Beethoven’s famous Fifth Symphony opened the program, and we were off to a tremendous start. These five incredible piano artists gave this stirring Symphony a wonderful new texture by making the Fifth sound as though it were being played in surround sound.

The Grande Tarantelle by Gottschalk played by the two brothers, Gregory and Ryan, was sprightly with lots of notes and flying fingers, a sort of race between right hands and left hands. The arrangements for all the pieces during this concert also must be recognized as outstanding. I’m sure these arrangements are technically difficult to organize in such a way that the pianists do not compete with one another or the composer’s intention.

The Brahms Intermezzo in A Major, as played by Melody Brown, was as spiritually uplifting as the composer planned it to be. Desirae and Deondra gave individually different, yet complementary, renditions of Rachmaninoff’s Suite No.2. It was fascinating how differently this Suite can be not only played but understood by both artists and audience.

Next came for me the high point of this evening of musical accomplishments – Gregory Brown’s technically perfect rendition of the very difficult Toccata Op.11 by Prokofieff. It was a real WOW moment, if there can be such a thing in a classical concert. A fabulous reading of Gustav Holst’s “Planets” took us to intermission.

The second half of the evening was as grand as the first half except a little more light-hearted and, dare I say it? a little more commercial. The finale, Saint Saens’ “Danse Macabre,” sent us into the rather cold night with an inner warmth and glow of satisfaction for another breathtaking evening of concert-going brought to us by Community Concerts.

The third offering in the Series was Mozart’s “Marriage of Figaro,” presented by Opera Internationale, an amazing opera company under the artistic direction of Alexander Gaische. Unfortunately, there were no background notes on this terrific little opera company in the program or biographies of the soloists. The only biography in the program was that of Carlos Conde who played the role of Figaro.

As for the rest of the company, they too were pretty marvelous, and it’s too bad that there wasn’t any bio background on this talented cast. The women’s voices were particularly good. Ekaterina Bordain as Countess Almaviva had a sweet voice that matched her characterization as well as her looks. Tania Nikolov had not only a grand voice she had a piquant personality that was perfect for her portrayal of Susanna. Roumiana Petra astounded with the rich qualities in her voice while making much of the relatively small part of Marcellina. And let us not forget the men in this delightful opera company – Daryl Cross as the Count Almaviva, Dimiter Tvetkov as Baratola, and Sasha Kraefsky as Don Basiglio. These male singers were equally outstanding.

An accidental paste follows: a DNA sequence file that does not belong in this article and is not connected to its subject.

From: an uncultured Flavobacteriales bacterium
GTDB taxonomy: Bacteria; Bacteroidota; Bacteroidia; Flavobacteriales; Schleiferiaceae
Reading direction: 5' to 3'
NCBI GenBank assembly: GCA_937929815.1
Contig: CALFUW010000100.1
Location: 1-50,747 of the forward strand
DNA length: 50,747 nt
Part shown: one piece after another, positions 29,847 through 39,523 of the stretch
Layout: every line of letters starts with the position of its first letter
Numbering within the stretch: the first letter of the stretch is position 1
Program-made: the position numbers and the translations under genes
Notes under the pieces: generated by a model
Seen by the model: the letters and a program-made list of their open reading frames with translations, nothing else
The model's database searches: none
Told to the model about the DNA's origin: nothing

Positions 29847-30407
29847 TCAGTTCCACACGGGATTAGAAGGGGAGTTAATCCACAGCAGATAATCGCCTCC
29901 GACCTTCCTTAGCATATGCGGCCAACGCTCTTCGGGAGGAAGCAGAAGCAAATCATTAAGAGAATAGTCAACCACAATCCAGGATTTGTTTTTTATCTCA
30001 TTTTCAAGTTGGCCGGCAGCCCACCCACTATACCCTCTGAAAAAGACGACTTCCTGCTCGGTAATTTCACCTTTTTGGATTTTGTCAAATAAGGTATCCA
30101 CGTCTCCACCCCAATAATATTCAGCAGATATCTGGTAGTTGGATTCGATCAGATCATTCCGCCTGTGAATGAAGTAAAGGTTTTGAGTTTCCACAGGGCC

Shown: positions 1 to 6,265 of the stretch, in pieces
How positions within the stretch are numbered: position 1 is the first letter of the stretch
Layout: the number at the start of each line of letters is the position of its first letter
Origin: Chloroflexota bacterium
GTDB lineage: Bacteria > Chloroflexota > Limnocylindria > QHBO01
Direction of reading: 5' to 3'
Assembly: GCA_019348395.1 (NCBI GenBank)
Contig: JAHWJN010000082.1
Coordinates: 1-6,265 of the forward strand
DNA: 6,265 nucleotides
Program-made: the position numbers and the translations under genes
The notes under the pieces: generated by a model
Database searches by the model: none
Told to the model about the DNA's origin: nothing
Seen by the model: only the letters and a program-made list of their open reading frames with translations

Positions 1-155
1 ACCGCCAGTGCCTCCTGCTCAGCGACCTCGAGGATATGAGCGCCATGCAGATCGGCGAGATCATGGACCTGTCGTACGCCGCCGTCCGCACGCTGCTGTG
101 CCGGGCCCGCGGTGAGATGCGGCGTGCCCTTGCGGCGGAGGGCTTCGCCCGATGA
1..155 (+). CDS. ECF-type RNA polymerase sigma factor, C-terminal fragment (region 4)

The whole performance of “Marriage of Figaro” was thrilling beyond measure, and I am happy to report that Opera Internationale was such a big hit that they have been contracted to perform again for Community Concerts next season.

One slight request from this audience member for next year, however – backgrounds and biographies on this wonderful company. Please!!

The Munich Symphony Orchestra under the musical leadership of Principal Guest Conductor, Phillippe Entremont – also an internationally recognized pianist as well as a renowned conductor – the fourth concert in the Community Concert Series, opened with a rousing rendition of Wagner’s “Siegfried Idyll.”

Beethoven’s Piano Concerto No.1, op.15, in C Major brought Entremont onto the stage not only as the brilliant conductor he is, but as the world-class pianist he also happens to be. It was most interesting to see and hear the power this man can achieve so effortlessly at the piano then switch equally effortlessly to conducting the orchestra between piano passages, masterfully focusing on both with equal artistry.

The last Community Concert of the 2009 season was a ticket to the Broadway musical hit “Wicked” which played at Barbara Mann Hall the whole month of March.

And that last ticket should prove to one and all what a fantastic bargain the Community Concert Series is – two fabulous concerts, a world-class ballet, a wonderful opera, plus a ticket to the Broadway hit, “Wicked,” which was review earlier. WOW! Thanks, Barbara, for yet another wonderful season of artists and artistry.